Author Topic: Constant Current Load - Problems with simulation in LTSpice  (Read 7712 times)

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Offline mnaevis

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Constant Current Load - Problems with simulation in LTSpice
« on: October 12, 2016, 09:19:00 pm »
I'm completely new to electronics and started watching Dave some weeks ago. I'm interested in building a CC load to test batteries with (end goal might be PC data logging).

I've read lots of those CC dummy load threads here and adjusted my circuit accordingly.
Because I want to know and learn what happens when I change some parts I started learning how to use LTSpice and simulate the circuits.
Now the problem arises:
Picture 1&2: You can see V2 varying from 1-5V and the current through R1 going up until V2 is ~4.2V. The potentiometer to the left is at 10% (so voltage at the + of first opamp is ~8V).
So the current depends on V2 and is not constant. Why?
I also attached the project file but you need the LM324 and potentiometer part http://ltwiki.org/?title=Components_Library_and_Circuits#A_Large_LTspice_Folder_from_Bordodynov.

Thank you
 

Offline 2N3055

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Re: Constant Current Load - Problems with simulation in LTSpice
« Reply #1 on: October 12, 2016, 09:45:46 pm »
On R1 you will have a voltage drop of 1V/1A on output...
On the noninverting input  you have 4V (8V divided by two).. That would be 4V over R1, plus a bit over mosfet....  Constant current sinks of this kind have a minimum compliance voltage.. This one has about 4-5V .. Try increasing V2 to go from 6 to 10 V and it should be ok...

R1 is usually much smaller, 0.001 to 0.1 Ohm per A, and drop is amplified before going to comparator amp... also ref voltage up to few volts..

All that would give much better minimum compliance voltage ( it can never be zero in this architecture), but you would need to use better opamps than LM324....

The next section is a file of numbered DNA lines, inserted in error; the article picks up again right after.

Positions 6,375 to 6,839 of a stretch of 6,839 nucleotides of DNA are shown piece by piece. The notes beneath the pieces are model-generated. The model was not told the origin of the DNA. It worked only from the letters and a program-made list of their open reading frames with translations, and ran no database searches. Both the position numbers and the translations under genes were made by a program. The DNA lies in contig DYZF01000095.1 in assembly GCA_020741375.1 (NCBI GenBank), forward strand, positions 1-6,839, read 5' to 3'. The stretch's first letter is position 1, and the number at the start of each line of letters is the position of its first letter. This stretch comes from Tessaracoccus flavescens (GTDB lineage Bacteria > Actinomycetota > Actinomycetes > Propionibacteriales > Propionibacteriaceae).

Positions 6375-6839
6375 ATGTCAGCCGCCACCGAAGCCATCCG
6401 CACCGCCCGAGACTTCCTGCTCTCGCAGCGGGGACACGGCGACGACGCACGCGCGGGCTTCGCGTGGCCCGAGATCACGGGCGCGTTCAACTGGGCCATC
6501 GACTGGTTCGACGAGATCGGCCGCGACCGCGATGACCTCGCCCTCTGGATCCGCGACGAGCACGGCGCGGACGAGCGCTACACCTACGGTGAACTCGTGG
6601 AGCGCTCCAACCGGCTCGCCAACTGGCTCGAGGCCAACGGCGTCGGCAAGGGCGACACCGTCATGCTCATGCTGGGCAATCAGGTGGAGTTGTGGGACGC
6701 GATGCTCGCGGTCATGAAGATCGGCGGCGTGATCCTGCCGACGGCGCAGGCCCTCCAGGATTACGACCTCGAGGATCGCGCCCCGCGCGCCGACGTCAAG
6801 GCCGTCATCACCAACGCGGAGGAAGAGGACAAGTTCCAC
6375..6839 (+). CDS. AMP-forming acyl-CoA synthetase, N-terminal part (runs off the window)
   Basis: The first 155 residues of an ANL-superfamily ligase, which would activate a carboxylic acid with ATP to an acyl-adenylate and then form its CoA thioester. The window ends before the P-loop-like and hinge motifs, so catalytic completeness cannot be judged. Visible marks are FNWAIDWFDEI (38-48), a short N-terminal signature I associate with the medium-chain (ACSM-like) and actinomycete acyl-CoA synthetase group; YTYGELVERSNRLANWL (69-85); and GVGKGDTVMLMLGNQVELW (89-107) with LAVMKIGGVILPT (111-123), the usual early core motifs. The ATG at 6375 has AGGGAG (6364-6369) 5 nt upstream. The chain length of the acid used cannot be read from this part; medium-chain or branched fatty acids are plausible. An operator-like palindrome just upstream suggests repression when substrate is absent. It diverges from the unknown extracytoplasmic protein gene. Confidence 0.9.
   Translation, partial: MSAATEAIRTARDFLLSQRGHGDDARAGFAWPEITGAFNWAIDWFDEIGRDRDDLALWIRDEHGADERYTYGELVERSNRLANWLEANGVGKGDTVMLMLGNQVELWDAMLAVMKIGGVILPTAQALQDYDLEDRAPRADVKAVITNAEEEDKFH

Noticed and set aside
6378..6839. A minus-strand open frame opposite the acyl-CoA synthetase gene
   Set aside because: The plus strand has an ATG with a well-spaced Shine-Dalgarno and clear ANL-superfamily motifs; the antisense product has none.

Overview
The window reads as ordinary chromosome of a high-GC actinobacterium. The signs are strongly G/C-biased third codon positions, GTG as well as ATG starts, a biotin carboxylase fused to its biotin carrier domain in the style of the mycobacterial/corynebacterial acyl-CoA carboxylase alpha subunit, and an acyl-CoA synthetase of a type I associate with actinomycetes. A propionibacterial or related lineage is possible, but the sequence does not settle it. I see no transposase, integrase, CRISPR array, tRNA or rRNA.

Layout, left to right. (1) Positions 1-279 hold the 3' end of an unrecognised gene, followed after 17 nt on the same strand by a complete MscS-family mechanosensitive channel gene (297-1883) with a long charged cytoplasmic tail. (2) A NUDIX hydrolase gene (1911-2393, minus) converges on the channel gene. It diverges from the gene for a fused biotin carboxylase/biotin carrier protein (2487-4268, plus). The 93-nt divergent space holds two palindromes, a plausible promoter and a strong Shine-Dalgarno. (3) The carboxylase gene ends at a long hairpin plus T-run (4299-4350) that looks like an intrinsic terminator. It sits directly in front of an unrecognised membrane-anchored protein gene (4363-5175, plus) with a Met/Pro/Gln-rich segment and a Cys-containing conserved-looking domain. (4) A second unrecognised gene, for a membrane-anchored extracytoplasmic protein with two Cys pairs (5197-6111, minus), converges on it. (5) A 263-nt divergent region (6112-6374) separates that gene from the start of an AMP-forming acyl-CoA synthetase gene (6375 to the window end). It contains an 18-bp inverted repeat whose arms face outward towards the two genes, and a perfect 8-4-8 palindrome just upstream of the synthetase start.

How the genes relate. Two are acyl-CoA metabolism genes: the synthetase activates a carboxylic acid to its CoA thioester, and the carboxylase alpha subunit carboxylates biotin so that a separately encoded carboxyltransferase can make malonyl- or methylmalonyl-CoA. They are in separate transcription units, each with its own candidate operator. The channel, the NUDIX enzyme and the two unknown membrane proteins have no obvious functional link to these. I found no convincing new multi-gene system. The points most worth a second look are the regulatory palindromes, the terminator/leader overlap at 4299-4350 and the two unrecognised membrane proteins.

Offline mnaevis

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Re: Constant Current Load - Problems with simulation in LTSpice
« Reply #2 on: October 12, 2016, 10:13:08 pm »
On R1 you will have a voltage drop of 1V/1A on output...
On the noninverting input  you have 4V (8V divided by two).. That would be 4V over R1, plus a bit over mosfet....  Constant current sinks of this kind have a minimum compliance voltage.. This one has about 4-5V .. Try increasing V2 to go from 6 to 10 V and it should be ok...

R1 is usually much smaller, 0.001 to 0.1 Ohm per A, and drop is amplified before going to comparator amp... also ref voltage up to few volts..

Well I use 1 Ohm because everyone does and it seems to work and Dave's circuit was meant for batteries so it should work in the 1-4V range I suppose.
Yes V2 above the 5V it works fine, but that's not what I need.
The second opamp does have 4V at the noninverting input but the voltage over R1 is never 4V, as can be seen on the second pic.
 

Offline 2N3055

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Re: Constant Current Load - Problems with simulation in LTSpice
« Reply #3 on: October 12, 2016, 11:13:45 pm »
As you say you are beginner let me just start with this.. You shouldn't decide value of components on "everybody does" .. You must understand how circuit works and than you decide (calculate) values for your purpose..

R1 here serves as a so called sensing resistor, or a current shunt.. It's purpose is to "sense" (measure) current on the output..  Ohm's law says that U=I*R, so 1A, 1 Ohm, gives 1 V over resistor..
Opamp compares that voltage to the input (reference voltage), and regulates mosfet so it pases just enough current so the voltage on R1 is exactly the same as input voltage..
That is theory, in real world it's not exactly that accurate, that but with good components it gets real close...

In order to control mosfet, opamp regulates voltage on it's output that is connected to gate.. If voltage between gate and source is large enough, mosfet will start passing current between drain and source..
For this particular mosfet it will start opening with Vgs of 4-5V.. But it will not open completely until maybe 10V..

And you are supplying opamp with 9V,this opamp cannot go all the way to V+ it is v+ -1.5V  , minus drop on a resistor (4V at 4A)... So your mosfet sees only  9V-1.5V-4V=3.5V.... That's not enough to fully open it.. In this regime, mosfet behaves like resistor, so you see changes  in output current...